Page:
Sleep Disorders Center
In order to determine why an individual is having sleep-related difficulties, a sleep study may be ordered by the physician. A sleep study is a recording that measures and documents many naturally occurring processes of the body during sleep.
Each of the four stages of sleep is important in achieving normal, restful sleep. A polysomnogram, or sleep study, provides useful information about different stages of sleep. Some of the things recorded are ECG (heart rate and rhythm), EEG (brain waves), eye movements, chin movements, breathing effort and airflow, abdominal movements, pulse oximetry and leg movements. These recordings are gathered through the use of electrodes (small metal discs applied to the skin), effort belts, and cameras and microphones. Testing is painless and requires the patient to spend the night in a comfortable surrounding. Through the night, a sleep technologist monitors the testing from an adjacent room and responds to the patient's needs during the process.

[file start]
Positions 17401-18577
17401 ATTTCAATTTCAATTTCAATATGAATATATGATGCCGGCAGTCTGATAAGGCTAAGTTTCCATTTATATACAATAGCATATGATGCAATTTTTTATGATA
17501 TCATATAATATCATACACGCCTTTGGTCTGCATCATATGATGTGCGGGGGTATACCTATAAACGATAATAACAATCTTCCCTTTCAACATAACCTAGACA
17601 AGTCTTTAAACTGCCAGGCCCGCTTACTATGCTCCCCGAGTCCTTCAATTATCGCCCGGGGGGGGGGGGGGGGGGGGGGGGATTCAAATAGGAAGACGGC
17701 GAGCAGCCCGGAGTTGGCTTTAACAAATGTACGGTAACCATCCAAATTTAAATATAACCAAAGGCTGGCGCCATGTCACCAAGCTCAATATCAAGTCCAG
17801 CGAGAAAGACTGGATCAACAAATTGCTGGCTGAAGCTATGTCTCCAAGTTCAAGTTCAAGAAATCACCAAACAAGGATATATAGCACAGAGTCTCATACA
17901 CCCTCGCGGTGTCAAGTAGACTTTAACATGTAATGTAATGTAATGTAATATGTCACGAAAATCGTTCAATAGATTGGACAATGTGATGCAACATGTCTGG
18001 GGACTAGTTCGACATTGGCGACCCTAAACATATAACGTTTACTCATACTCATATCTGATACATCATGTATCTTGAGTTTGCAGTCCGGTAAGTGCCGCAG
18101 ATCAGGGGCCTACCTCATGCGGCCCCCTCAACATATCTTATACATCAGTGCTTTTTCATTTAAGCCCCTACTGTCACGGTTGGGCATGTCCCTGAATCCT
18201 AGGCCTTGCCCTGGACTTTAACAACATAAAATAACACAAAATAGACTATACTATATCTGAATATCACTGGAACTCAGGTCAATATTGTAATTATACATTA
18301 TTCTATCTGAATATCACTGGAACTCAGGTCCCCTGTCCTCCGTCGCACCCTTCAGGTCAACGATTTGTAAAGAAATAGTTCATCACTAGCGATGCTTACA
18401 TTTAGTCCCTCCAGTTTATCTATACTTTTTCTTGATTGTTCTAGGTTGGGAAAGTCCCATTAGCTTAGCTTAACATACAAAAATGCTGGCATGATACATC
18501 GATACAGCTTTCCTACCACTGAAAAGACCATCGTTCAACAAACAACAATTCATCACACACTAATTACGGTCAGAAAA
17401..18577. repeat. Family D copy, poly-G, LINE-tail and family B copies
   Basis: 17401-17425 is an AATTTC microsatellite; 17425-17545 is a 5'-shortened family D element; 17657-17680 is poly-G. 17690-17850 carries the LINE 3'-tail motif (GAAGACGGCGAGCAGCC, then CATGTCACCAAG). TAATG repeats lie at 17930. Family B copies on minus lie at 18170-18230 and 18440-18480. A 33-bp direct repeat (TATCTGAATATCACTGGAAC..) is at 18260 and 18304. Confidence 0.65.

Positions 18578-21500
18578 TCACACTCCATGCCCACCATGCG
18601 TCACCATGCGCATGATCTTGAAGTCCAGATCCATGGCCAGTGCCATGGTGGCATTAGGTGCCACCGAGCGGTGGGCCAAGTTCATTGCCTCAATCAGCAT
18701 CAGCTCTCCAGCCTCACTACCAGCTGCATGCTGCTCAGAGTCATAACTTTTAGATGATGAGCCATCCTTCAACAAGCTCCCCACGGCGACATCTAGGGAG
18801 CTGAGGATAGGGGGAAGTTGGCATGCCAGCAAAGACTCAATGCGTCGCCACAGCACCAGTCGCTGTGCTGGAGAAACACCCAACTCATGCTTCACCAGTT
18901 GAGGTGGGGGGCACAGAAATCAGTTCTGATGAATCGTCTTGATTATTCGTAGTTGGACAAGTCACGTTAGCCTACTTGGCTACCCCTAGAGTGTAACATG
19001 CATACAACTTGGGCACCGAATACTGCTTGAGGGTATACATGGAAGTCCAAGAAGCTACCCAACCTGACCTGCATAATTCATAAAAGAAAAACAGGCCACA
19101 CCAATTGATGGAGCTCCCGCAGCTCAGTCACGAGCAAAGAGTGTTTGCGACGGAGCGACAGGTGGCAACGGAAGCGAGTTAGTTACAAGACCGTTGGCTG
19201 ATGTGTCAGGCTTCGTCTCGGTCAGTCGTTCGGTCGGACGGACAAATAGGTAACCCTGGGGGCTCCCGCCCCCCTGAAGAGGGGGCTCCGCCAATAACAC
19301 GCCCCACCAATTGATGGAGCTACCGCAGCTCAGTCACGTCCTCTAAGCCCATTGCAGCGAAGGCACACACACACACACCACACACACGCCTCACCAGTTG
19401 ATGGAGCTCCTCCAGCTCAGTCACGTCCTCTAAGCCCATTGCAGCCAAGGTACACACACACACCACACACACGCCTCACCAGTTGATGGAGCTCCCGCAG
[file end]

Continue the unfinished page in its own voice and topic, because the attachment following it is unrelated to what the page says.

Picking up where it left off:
The analysis that takes place after the test is completed is extensive. A typical sleep study contains more than 800 pages of raw data. Each line of each page must be studied separately. This process is known as scoring. After the study is scored by a specially trained sleep technologist, the scored information is interpreted by a physician with specialized training in sleep disorders. If a sleep disorder is diagnosed, a treatment plan can be formulated to improve the patient's condition.
For more information, call the Sleep Disorders Center at 513.524.5475.
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